# [FOM] Axioms of reducibility and infinity

William Tait williamtait at mac.com
Mon Aug 8 11:19:26 EDT 2011

On Sun, 7 Aug 2011, Francisco Gomes Martins wrote:

> I´m working on Tractatus; Wittgenstein rejects
the axiom of reducibility (see
<tel:%286.1232-6.1233>6<tel:%286.1232-6.1233>.1232-6.1233),
the axiom of infinity (5.535) and even the even
the set theory (6.031). First, I ´d like to know
more about those axioms. Second, I´d like to know
why/how does Wittgenstein reject all of them?

I am very sorry to hear that you are working on
the Tractratus, since I fear that it may well
drive you mad. But here are two things that I
remember, before I escaped (I think), that may
answer your first two questions. The first is
that somewhere is the statement that the axiom of
infinity is expressed by having an infinite
number of individual constants in the
language---or it may be that it is expressed by
having a name for each natural number. (For the
reason that I have already given, I am reluctant
to go back and find out which of these it
is.)  The second is that every proposition is a
truth function of elementary propositions. Since
W is contemplating that there are an infinite
number of individual constants, presumably he is
contemplating infinitary truth functions, since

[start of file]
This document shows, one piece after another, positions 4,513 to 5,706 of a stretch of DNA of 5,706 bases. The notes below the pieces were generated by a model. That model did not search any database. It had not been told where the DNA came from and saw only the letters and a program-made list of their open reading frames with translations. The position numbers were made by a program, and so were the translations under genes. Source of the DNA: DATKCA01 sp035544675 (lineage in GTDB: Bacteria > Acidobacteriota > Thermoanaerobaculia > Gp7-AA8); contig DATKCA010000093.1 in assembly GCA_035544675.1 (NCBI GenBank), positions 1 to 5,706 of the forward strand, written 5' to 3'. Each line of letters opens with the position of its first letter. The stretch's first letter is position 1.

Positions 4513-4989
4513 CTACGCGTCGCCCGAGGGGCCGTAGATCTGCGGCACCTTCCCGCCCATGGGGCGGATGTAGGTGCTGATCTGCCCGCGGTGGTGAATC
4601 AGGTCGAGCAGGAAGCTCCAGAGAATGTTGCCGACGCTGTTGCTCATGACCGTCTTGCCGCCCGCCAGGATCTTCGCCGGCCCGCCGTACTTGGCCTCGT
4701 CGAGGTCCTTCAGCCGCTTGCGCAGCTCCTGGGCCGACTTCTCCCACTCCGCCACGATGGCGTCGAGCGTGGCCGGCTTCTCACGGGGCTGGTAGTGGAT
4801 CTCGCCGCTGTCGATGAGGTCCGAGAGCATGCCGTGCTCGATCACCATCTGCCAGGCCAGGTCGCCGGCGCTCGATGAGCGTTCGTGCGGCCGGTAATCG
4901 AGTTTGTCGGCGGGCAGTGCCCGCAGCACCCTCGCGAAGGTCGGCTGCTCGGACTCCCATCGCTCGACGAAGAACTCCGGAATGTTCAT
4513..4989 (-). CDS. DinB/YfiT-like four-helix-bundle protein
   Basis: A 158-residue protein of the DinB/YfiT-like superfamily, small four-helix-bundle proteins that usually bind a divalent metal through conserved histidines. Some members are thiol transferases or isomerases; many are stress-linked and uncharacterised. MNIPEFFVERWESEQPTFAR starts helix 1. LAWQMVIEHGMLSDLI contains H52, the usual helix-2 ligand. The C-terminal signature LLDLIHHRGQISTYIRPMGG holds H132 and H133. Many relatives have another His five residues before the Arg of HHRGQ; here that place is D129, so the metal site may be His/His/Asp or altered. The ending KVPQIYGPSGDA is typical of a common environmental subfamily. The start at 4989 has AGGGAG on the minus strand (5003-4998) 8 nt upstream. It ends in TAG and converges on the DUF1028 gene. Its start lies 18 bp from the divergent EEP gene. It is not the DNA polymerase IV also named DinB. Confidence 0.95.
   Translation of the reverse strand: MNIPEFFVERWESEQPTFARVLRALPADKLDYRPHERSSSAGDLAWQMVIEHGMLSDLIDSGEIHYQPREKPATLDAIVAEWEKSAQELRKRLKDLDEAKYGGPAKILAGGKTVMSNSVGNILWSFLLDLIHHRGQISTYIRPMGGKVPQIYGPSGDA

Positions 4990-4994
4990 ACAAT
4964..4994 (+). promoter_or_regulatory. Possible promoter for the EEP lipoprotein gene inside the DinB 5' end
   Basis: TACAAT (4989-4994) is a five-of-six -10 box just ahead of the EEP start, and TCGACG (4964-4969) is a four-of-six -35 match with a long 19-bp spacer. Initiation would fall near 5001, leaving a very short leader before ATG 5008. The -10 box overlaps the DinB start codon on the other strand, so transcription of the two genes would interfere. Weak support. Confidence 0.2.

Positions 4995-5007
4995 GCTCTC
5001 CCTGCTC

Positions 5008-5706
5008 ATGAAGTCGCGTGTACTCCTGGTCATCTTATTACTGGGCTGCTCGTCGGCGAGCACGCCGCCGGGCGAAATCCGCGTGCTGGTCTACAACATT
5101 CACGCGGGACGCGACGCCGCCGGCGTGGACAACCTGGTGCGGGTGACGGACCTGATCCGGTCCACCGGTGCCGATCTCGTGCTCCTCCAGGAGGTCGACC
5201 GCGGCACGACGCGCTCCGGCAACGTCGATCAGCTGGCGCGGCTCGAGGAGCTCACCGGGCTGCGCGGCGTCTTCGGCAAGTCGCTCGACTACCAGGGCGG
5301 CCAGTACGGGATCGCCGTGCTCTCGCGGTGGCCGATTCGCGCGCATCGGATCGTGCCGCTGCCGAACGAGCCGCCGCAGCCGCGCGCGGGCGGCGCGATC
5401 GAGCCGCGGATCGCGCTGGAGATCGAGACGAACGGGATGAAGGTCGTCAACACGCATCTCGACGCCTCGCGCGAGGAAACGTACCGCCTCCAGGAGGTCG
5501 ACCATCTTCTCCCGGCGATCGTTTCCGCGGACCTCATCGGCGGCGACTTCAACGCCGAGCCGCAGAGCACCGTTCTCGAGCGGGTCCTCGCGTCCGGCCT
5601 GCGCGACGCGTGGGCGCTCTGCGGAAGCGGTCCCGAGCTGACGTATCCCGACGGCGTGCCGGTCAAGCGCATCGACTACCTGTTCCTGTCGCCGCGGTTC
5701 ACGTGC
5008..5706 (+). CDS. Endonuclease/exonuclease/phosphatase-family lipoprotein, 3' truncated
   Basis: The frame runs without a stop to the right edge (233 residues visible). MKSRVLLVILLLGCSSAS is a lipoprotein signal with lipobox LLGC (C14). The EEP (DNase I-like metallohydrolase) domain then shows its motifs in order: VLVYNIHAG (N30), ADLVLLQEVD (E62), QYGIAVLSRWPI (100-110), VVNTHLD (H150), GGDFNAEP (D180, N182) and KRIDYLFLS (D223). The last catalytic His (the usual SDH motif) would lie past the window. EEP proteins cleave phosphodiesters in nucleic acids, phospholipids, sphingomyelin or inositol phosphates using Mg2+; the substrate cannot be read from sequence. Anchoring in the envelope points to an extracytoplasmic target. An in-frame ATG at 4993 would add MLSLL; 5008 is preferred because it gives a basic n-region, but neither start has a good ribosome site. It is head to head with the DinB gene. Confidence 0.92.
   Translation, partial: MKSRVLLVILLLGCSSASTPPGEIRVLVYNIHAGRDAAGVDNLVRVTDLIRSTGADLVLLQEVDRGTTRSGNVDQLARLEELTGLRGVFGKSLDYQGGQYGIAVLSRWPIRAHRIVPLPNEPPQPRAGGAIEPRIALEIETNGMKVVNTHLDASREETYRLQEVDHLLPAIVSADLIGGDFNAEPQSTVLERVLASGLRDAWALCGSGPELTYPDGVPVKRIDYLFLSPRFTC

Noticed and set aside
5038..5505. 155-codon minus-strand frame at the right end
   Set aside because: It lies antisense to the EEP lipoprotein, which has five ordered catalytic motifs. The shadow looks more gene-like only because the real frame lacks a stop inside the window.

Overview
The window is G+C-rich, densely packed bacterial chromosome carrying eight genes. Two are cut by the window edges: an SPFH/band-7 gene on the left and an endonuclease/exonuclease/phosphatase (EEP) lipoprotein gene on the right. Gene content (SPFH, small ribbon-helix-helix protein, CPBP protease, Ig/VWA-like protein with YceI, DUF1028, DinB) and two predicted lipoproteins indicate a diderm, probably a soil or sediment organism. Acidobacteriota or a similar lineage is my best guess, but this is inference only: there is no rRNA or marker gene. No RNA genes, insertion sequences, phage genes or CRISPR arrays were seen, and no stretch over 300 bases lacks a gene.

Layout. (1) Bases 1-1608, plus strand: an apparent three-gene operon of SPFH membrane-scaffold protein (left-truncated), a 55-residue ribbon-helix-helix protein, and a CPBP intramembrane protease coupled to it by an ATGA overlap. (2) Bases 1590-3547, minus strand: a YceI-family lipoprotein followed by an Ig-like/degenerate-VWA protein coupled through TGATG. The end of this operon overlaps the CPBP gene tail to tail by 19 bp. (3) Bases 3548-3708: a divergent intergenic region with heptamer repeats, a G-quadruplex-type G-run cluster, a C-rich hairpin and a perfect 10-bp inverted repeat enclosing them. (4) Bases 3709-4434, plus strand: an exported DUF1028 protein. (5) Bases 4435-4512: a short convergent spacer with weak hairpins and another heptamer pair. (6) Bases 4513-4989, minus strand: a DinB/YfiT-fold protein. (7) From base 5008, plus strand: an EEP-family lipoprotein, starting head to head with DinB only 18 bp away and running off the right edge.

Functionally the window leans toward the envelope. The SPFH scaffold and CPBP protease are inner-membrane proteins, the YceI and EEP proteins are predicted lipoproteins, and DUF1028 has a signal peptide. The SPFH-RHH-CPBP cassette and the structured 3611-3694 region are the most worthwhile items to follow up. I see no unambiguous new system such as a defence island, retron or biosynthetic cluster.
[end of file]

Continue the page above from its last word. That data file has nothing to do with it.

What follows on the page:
"for all individuals x A(x)" must be "A(a) and
A(b) and A(c) and ...", where a, b, c, ... are the individuals.

So, I am not sure why one would say that he rejected the axiom of infinity.

It IS clear why he would reject the axiom of
reducibility, however. Lets just think of
propositions of ramified second-order. The
proposition "for all X^a B(X)" where X^a ranged
over the sets of individuals of rank a, can be
regarded as the infinite conjunction "B(T_0) and
B(T_1) and ...", since the second-order
quantifiers in the second-order terms T_i =
lambda x B_i(x) are all all of rank < a; and so
it follows that the propositions of ramified
second-order can indeed be regarded as
truth-functions of the elementary propositions.

But the axiom of reducibility amounts to
eliminating rank and so a proposition "for all X
B(X)" means "B(T_0) and B(T_1) and ..." where the
"T_i" now range over ALL second-order terms "T_1 = lambda x B_i(x)". Now let
B(X) be "for all X (0 \in X)" where "0" denotes
some individual, and let T = \lambda x for all X
(x \in X). Then one of the conjuncts B(T) of "for
all X B(X)" is itself: B(T) = for all X B(X). So
the method of eliminating second-order
quantifiers by means of infinitary conjunctions
(and disjunctions) encounters circles and so does
not work in the case of impredicative logic. So
the axiom of reducibility,  it is not clear how
one would justify the thesis that all
propositions are truth-functions of elementary propositions.

Bill Tait